Adjacent to the ticket office, the bath houses are the most visited part of the site. There is the central gymnasium or exercise ground that is surrounded by marble columns. These columns were not originally part of the gymnasium and most probably came from a temple or the theatre stage area. The original limestone columns were toppled and broken during one of the many earthquakes that damaged the city. In one corner of the columned stoa there is a latrine that was able to seat 44 persons. Communal public conveniences may seem odd to us in the 21st C but the ancient Romans knew no such prudery and to them it was a good place to have a gossip.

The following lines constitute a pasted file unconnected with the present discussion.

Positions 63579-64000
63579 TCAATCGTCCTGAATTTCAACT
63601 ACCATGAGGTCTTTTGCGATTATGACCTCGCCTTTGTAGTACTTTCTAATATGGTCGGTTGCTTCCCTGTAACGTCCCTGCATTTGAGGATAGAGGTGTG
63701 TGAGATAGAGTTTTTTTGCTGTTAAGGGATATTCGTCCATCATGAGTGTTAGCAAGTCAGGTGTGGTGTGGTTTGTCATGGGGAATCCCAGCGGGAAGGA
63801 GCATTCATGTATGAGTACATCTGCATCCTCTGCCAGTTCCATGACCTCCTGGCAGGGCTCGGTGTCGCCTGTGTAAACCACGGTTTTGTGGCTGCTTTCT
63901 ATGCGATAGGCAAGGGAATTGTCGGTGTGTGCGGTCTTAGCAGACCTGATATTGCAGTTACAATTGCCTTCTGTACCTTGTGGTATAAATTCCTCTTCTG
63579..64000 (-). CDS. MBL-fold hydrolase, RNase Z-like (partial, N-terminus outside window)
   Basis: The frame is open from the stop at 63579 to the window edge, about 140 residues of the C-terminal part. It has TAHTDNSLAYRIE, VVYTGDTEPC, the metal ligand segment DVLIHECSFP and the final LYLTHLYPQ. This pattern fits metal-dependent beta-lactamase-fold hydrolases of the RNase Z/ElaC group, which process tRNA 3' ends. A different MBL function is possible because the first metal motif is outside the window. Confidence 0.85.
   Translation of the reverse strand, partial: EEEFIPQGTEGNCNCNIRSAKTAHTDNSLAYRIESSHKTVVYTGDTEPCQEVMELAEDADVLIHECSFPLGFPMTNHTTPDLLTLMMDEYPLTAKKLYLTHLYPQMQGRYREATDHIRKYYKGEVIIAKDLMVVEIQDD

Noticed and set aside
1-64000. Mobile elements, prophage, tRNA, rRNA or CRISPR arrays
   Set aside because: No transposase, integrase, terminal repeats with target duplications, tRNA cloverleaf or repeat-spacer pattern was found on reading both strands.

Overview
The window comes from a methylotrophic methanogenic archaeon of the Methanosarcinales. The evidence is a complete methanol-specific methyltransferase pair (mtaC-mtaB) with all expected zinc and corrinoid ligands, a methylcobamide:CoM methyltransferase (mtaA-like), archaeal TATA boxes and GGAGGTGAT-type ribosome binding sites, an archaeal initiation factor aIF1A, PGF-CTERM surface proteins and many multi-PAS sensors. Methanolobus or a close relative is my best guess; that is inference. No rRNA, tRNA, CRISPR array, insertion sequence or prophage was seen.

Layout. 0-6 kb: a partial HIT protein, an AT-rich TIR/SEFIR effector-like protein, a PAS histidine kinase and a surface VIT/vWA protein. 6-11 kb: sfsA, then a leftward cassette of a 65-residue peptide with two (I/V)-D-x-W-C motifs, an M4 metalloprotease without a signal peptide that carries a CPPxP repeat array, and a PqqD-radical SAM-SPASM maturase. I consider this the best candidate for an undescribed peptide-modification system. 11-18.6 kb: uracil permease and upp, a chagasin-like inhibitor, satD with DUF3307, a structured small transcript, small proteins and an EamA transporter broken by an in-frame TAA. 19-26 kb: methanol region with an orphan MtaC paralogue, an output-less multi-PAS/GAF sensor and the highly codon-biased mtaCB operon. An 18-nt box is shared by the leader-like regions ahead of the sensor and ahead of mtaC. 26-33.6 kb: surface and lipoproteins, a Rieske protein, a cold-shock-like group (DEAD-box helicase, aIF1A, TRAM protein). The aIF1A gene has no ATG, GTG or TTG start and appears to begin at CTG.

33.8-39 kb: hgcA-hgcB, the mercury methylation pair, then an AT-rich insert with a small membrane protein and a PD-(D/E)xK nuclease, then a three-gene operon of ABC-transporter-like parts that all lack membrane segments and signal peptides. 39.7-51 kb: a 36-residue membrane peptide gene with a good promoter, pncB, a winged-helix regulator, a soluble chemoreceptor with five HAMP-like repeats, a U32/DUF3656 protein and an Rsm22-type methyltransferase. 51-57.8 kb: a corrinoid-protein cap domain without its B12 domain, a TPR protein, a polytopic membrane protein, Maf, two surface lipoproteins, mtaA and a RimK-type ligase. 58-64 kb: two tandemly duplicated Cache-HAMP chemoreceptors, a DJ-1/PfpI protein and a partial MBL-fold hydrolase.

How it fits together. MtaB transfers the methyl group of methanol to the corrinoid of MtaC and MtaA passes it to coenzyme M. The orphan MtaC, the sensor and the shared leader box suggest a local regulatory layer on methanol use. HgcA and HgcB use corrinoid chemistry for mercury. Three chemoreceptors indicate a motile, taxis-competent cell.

The bath houses follow the usual design that consists of hot and cold pools, sweating room, and dressing room. There is one piece of gradually fading fresco in the roof of the doorway into the sweating room, and fragmentary mosaics in the arches of the adjoining rooms and furnace areas. There is ample evidence that these bath houses suffered severe earthquake damage and were rebuilt.
Set around one of the cold pools is a collection of headless statues that were found on the site during excavations in the 1950’s.